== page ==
Compliance departments might also prefer the iPad because they do not have a USB port and are a little more secure as a result. But if you live and die by loading up from a thumb drive, this is a point to consider.
Another consideration is the cycle of development. As we go to press, Apple has unveiled a new lighter-weight iPad, dubbed the iPad Air, and two iPad Mini models, one of which has a high-resolution Retina display. If you wanted a comparative bargain, now is a good time to buy an older model now that the iPad Air and new Mini were introduced and early adopters toss their formerly beloved devices for the latest and greatest.
Even used, they still will not be cheap. Apple products are on the luxury side of the spectrum, something else that bugs Hughes.
“If they jack up the prices because they think they’re so good, well, guess what, my dollars are walking,” Hughes said, adding that he might have to swallow his pride and get an iPad if that’s the right choice.
How will he make the right choice? First, he’ll be looking for some direction from his main carriers. His main company is Principal, and Hughes said the carrier is just getting to eApps. In fact, he has had a heck of a time just doing some rudimentary things on social media because of compliance. It’s only recently that his carriers lifted the gate on LinkedIn, which some say is indispensable to business these days.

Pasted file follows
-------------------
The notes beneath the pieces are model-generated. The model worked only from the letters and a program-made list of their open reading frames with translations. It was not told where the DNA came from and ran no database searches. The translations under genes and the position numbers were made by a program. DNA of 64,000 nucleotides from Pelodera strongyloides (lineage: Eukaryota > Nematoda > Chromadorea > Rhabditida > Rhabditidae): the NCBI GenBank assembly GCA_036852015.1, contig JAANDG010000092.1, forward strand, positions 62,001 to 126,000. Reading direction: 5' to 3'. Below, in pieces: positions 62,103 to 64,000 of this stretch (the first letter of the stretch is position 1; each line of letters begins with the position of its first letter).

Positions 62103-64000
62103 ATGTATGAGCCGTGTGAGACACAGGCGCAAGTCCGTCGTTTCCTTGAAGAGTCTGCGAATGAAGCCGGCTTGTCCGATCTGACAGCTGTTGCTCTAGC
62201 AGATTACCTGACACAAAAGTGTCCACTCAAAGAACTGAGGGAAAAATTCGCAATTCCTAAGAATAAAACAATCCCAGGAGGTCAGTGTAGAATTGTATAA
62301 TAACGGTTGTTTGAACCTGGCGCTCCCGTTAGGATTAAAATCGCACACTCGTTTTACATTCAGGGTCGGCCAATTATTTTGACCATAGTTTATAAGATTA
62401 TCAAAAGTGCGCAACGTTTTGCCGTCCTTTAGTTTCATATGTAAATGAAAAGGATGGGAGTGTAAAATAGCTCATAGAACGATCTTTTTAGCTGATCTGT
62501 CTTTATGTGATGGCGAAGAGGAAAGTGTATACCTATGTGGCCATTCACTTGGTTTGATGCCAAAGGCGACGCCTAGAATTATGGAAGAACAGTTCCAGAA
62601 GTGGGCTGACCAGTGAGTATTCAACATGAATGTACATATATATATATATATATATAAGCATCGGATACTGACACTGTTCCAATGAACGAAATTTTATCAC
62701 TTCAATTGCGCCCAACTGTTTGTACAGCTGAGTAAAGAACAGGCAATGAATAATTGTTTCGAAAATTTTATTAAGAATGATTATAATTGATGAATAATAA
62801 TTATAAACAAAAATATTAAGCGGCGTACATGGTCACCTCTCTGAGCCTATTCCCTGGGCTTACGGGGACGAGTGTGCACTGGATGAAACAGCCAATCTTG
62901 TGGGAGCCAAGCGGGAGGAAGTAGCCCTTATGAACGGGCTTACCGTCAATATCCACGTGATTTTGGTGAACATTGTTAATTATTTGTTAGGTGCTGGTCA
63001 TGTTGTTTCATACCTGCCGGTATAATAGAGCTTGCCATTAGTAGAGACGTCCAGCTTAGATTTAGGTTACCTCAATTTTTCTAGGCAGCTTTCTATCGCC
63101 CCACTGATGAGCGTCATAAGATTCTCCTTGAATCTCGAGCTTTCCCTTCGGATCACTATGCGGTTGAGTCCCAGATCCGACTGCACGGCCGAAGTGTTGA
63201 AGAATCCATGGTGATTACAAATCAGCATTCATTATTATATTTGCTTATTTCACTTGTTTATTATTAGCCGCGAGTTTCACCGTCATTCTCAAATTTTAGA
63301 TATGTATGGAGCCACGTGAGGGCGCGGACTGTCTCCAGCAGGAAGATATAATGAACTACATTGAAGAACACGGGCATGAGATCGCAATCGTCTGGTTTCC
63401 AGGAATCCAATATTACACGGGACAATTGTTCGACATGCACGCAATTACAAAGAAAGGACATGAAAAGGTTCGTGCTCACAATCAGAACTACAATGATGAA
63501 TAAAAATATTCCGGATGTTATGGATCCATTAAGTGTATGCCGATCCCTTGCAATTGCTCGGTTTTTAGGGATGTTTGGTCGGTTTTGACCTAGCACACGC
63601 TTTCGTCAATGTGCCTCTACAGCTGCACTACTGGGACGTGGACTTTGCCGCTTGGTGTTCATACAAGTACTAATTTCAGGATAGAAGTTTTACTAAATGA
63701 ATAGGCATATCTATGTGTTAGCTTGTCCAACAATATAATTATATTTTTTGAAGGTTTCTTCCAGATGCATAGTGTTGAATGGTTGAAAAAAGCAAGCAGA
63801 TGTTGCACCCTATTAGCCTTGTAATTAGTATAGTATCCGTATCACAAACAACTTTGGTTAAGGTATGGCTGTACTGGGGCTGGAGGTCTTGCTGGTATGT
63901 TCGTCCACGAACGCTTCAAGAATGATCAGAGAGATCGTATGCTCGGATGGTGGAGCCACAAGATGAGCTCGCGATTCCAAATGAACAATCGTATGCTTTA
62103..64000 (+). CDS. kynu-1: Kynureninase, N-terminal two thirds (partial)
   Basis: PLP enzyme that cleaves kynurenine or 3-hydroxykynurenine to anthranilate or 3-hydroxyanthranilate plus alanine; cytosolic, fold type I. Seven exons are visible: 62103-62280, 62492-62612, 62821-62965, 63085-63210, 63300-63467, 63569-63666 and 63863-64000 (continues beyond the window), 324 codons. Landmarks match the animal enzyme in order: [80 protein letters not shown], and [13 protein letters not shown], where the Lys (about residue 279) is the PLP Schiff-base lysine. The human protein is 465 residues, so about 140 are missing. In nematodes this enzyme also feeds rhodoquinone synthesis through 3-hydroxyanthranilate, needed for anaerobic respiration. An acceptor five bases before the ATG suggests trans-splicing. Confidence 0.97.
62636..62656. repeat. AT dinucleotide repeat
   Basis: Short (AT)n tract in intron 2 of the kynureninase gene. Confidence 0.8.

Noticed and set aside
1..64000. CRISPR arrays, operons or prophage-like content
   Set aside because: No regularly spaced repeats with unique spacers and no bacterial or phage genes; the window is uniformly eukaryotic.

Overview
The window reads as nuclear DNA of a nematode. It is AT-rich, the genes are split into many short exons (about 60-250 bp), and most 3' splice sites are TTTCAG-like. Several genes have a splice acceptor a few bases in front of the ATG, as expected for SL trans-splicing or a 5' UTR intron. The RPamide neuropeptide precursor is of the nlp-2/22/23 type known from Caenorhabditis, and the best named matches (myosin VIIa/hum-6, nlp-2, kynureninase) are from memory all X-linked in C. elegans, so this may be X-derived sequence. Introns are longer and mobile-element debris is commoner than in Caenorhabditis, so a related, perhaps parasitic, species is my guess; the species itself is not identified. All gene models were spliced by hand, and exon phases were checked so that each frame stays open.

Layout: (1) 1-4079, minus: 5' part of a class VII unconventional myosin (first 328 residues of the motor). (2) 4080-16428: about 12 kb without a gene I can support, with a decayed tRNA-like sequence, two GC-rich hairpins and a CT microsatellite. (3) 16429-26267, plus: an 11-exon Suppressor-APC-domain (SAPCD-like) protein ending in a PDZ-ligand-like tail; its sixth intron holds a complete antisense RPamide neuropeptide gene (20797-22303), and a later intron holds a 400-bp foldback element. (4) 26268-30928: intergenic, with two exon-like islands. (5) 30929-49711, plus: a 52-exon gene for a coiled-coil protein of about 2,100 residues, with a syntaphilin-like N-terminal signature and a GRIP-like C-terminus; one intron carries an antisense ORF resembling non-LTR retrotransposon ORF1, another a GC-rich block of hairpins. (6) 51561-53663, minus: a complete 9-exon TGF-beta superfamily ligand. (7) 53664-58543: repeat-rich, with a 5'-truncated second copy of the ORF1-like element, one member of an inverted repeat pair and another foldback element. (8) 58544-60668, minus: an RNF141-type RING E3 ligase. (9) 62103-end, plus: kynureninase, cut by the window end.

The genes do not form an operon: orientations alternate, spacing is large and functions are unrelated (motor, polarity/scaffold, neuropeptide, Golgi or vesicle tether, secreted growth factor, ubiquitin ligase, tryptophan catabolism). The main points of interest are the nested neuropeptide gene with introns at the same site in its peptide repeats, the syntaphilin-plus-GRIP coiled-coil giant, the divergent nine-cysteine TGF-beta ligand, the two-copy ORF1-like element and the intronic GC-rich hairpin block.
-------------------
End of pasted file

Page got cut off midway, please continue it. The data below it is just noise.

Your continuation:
The other is seeking advice from younger producers in the business. “It’s native to young people,” he said. “They were born into it. We’re from a foreign country.”
He looks at it as a fair trade. They can teach him technology and he can show them the ropes.
“Some of the most successful people in this business are those who have a mentor,” Hughes said. “If we can help them be a survivor in this industry, maybe they can help us be survivors in the electronic world.”
He knows many of his colleagues closer to his age are still resisting change, figuring they’ve been successful so far. But Hughes said he knows obsolescence is just as true for people as it is for technology.
“Anybody who says I don’t want to change, I’ve learned it all, well, go back to buggy whips,” Hughes advised. “There were people who were totally functional when we needed buggy whips. And we really don’t need many of those anymore.”
Monks of Celent said she understands that older advisors might think they are not missing out on much by sitting out the rush to technology. But time is running out.
“My first question would be, how long do you want to stay in this job? Because if someone was planning on retiring very soon, then I would say just continue on your way,” Monks said.
But, she added, if retirement time is more than two years from now, there is a bandwagon that you need to hop on. Paper applications will not be available and prospects, even older clients, will expect to do things electronically.
Experts and tech users alike say, “Just say yes.” Go find what is comfortable and the tech will catch up. That’s what Hughes is learning.
“I may be a Johnny-come-lately but it’s not like I’m not changing at all,” Hughes said. “I’m at the point, ‘OK, I’m here. Now, what do I do?’ But I realize we’re all in this electronic stew together. And we’ll all figure this out together.”